How to Maximize Social Media Influence in Your Organization




  • — February 22, 2018

    Like most companies, you’re probably trying to spread the word about your brand and engage new audiences through social media but are struggling to find new followers, actively engage your existing followers, or gain greater value from using social media.

    Have you or your company considered harnessing the power of your company’ greatest resource—employees—to accelerate your social media strategy? By empowering employees’ to utilize their expertise and their social media networks, it reinforces your company brand with much better results than corporate self-promotion.

    After all, who knows your company brand better than employees? If you’re like most companies, your employees are already adept at using social media and they’ve built up a long list of followers who will share, like, and comment on their tweets, posts, and status updates.

    By harnessing the power of employees’ social media networks, you’ll promote your brand while helping your employees build their own personal brand and become organizational thought leaders who will drive your brand strategy from the bottom up.

    Although it may sound risky to allow your employees to talk about your brand on social media, if you provide training, ongoing support, and top-notch technology resources, you can ensure your employees are talking about your brand in the most positive, organic way possible. Employees can help drive brand awareness, improve brand image, build a loyal audience, and generate new sales leads.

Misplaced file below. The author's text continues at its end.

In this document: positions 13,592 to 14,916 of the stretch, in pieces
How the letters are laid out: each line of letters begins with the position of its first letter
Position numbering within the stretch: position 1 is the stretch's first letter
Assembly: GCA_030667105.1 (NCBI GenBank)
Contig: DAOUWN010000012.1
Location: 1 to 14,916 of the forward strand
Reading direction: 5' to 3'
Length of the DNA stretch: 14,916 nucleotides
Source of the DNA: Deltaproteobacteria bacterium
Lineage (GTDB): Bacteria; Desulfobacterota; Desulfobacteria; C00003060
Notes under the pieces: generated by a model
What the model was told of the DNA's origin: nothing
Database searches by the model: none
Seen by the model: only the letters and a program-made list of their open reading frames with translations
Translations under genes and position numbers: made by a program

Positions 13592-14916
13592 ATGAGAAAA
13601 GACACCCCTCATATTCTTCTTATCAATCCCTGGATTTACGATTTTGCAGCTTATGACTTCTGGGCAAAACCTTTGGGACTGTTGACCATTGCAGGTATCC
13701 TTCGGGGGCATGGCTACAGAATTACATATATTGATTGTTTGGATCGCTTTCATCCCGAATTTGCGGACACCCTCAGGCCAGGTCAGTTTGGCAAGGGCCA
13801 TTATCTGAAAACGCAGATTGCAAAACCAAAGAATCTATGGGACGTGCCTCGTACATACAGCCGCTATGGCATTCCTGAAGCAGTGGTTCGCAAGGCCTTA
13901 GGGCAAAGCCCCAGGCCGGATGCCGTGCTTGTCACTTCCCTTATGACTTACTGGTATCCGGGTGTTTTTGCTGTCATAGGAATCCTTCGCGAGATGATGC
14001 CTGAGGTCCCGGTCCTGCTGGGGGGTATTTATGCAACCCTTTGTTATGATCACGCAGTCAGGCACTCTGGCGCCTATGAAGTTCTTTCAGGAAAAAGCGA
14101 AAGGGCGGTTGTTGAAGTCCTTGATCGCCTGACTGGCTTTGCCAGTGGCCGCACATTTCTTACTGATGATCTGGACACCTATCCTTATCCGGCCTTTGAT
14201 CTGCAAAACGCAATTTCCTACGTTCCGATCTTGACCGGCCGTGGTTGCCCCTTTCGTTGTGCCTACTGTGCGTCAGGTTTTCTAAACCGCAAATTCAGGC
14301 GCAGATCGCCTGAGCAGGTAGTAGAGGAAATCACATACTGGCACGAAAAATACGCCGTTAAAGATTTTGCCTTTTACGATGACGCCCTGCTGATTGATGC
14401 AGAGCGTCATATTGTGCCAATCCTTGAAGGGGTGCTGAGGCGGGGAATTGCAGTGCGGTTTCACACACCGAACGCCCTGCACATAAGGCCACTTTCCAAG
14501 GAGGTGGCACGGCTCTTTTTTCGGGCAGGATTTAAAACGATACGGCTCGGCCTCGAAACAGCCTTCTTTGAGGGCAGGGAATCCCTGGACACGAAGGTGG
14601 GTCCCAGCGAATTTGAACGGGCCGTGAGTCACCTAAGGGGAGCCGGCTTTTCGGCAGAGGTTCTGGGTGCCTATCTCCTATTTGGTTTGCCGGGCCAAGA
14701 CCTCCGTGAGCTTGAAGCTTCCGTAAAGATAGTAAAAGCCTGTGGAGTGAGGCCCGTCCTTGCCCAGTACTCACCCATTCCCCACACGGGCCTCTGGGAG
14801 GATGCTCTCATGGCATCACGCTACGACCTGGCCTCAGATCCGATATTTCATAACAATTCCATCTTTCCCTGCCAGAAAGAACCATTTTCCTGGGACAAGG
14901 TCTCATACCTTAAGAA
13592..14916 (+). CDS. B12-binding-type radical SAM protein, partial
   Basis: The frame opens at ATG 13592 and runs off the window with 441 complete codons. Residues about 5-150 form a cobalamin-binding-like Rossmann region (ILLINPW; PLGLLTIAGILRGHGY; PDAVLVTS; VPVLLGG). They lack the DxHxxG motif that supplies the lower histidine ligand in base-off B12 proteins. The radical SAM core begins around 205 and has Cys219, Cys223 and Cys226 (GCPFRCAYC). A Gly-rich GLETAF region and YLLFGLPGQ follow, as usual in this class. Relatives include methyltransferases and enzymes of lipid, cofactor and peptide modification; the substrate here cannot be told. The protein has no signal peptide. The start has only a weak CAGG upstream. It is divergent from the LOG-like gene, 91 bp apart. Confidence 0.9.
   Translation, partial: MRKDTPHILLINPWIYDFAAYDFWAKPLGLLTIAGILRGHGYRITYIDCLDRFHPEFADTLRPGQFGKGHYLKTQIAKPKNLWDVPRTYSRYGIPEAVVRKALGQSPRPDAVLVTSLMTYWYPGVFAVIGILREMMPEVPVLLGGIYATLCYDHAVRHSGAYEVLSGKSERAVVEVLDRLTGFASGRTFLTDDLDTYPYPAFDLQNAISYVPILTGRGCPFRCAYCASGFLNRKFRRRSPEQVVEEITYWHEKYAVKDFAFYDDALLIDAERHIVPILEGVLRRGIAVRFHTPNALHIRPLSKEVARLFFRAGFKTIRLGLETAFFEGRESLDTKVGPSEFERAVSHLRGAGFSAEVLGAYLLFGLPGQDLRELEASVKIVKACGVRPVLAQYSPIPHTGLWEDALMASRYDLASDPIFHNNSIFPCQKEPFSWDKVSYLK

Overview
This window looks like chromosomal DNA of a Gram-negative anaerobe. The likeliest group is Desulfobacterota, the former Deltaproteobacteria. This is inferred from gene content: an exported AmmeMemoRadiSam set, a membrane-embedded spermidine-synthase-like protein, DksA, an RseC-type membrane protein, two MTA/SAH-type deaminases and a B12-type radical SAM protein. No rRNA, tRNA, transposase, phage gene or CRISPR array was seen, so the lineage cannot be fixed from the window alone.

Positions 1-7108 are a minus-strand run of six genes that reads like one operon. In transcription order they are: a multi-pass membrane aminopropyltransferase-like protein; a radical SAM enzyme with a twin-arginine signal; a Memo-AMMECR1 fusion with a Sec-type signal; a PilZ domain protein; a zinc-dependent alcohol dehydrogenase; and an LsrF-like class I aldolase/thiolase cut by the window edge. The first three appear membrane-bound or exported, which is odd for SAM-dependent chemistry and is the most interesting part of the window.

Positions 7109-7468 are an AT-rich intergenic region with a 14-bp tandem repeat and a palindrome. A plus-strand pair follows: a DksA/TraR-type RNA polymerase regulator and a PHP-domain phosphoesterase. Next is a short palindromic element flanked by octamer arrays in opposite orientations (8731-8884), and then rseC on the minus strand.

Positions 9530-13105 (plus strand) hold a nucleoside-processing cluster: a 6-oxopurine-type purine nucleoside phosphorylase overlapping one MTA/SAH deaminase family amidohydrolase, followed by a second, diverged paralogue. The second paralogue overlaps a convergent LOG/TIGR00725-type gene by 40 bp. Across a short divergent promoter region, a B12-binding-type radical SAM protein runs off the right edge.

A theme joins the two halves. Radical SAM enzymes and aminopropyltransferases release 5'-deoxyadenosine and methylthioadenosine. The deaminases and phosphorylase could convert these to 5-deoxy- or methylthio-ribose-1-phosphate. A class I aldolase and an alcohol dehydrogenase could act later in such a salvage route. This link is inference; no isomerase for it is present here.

Yet, you also do not want to force employees to get involved and you want to make sure you make employees feel comfortable engaging in social media marketing on behalf of the company.

    Why employees?

    Employee participation in social media, also known as employee advocacy, offers a powerful opportunity for businesses and their employees. Businesses are able to exponentially expand the reach of their social media initiatives by working with employees who are already your greatest brand champions.

    In return, employees are able to position themselves as thought leaders by staying on top of what’s new in their industry and amplifying their personal voice on important issues and industry-related news.

    Pushing out information about your company, your products, and your latest blog post through the company Facebook page and LinkedIn and Twitter accounts is not enough to build a loyal following and a brand that will get noticed by customers.

    It takes an army of voices to show the value your organization offers, and to build the type of trust and recognition that online consumers expect nowadays. Because more and more people are looking to their social media networks for advice before purchasing a product or service, customers and potential customers want real, meaningful interactions with empowered employees and subject matter experts.

    Consumers aren’t interested in getting content or recommendations from a company trained bot; they want to interact with real people with real opinions and thoughts.

    How to Maximize Social Media Influence in Your Organization

    coffeebeanworks / Pixabay

    So, how do you get your brand in front of customers?

    As mentioned above, your company should enlist the help of employees! They are, after all, the most valued brand ambassadors. Your company can build a team of advocates directly from your employee base by allowing employees to leverage their own social media channels.

    As a result, your organizational reach and influence is expanded, your employees are transformed into industry thought leaders, and ultimately your brand is defined in an organic way.

    In addition to getting your brand in front of customers, employee advocates also help to drive revenue, increase social engagement, drive website traffic, increase brand awareness, and attract top talent to your company.

    Imagine your employees being empowered to lead social media conversations about your company and products from their desktops and mobile phones whenever they have a spare moment at work—during lunch, between meetings, and whenever they need a break.